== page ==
Economic integration and foreign investment : Japanese and Korean strategies in Central Europe 
James Darby, Queen’s University of Belfast
JEL classification : F150, F200, L620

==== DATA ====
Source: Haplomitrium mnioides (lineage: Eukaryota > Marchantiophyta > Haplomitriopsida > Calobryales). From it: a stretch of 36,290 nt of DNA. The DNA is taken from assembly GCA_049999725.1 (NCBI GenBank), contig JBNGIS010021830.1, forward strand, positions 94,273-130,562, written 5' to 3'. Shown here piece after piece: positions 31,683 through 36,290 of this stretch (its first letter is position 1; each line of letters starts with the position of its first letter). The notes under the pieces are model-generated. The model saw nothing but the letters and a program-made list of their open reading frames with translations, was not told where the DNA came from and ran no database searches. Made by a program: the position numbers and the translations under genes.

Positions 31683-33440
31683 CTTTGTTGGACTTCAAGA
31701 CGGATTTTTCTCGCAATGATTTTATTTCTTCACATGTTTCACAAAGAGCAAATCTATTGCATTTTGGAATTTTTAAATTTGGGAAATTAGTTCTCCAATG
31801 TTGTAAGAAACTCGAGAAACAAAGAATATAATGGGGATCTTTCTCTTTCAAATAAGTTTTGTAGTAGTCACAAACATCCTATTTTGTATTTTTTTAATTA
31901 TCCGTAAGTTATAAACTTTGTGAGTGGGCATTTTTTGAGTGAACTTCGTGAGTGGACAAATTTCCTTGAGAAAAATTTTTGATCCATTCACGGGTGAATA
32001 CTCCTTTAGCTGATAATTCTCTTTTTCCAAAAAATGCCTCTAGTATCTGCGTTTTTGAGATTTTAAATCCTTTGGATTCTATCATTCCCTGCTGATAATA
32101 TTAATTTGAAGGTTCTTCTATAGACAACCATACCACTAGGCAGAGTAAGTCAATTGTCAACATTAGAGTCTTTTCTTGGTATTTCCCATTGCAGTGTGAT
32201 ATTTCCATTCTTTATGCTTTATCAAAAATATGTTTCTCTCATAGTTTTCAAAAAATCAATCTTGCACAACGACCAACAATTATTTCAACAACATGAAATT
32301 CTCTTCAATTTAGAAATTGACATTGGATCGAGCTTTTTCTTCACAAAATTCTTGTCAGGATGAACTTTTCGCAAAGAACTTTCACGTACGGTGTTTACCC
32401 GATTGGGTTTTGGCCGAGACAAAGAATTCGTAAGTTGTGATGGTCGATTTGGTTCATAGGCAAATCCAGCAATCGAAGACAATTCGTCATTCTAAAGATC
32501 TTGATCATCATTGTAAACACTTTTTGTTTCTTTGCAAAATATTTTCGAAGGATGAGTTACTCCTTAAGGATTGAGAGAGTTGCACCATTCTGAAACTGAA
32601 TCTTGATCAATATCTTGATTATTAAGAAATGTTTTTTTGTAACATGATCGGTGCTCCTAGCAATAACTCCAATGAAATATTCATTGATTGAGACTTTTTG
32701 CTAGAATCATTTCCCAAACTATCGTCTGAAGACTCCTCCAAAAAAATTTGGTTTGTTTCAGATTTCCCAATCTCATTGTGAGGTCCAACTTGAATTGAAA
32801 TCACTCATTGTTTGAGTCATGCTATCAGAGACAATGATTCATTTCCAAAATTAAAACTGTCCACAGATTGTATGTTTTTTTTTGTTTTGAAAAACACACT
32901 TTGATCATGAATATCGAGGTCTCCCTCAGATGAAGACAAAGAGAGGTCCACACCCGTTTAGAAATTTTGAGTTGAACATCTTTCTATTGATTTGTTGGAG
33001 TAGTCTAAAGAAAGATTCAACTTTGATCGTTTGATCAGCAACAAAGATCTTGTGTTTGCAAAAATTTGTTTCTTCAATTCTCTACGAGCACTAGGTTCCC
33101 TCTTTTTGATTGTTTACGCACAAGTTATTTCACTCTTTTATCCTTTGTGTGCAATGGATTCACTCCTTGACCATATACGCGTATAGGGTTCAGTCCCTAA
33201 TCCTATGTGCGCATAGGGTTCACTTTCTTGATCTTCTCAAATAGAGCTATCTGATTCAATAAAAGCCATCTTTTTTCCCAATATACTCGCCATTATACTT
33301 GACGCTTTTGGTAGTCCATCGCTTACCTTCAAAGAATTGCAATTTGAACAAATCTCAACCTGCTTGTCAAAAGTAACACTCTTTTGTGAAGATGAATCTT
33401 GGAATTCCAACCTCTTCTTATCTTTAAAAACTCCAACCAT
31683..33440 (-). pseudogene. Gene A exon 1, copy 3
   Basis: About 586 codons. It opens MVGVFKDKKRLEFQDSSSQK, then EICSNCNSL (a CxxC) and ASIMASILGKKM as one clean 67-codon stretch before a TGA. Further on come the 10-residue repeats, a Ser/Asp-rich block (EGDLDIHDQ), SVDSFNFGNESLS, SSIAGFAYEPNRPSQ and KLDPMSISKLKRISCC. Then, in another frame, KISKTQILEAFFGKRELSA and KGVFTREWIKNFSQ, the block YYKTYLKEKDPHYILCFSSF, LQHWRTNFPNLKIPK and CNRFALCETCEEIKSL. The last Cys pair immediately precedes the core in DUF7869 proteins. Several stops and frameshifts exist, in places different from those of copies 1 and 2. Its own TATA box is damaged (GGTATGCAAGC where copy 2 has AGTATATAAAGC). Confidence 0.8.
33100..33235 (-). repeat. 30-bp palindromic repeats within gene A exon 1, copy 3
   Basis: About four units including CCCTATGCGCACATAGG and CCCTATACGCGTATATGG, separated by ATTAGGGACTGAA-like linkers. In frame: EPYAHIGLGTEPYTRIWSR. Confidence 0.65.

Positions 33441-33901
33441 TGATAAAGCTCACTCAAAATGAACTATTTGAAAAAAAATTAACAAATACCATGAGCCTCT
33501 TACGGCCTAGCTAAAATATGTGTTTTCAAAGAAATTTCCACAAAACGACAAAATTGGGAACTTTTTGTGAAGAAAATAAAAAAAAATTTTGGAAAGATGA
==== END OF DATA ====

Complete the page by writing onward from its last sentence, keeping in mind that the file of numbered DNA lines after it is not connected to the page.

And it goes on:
In the countries of Central and Eastern Europe the status and performance of the motor manufacturing industry before 1990 reflected the shortcomings of the command economy in its production of consumer goods, both in the nature and quality of the vehicles assembled, and in the manufacturing process itself. Before and after 1990 the demand for passenger cars was considerable. At the same time, the growth of investment by foreign firms, including a number of large-scale vehicle assembly projects, has greatly influenced the process of economic reform. Japanese and Korean projects exemplify two contrasting approaches to the search for economic reform through inward investment. If the hesitancy of the Japanese investor is justified it is likely that Daewoo and similar investors will lose heavily, but if the opposite occurs, the Japanese motor industry will have suffered a setback in its strategy of global development.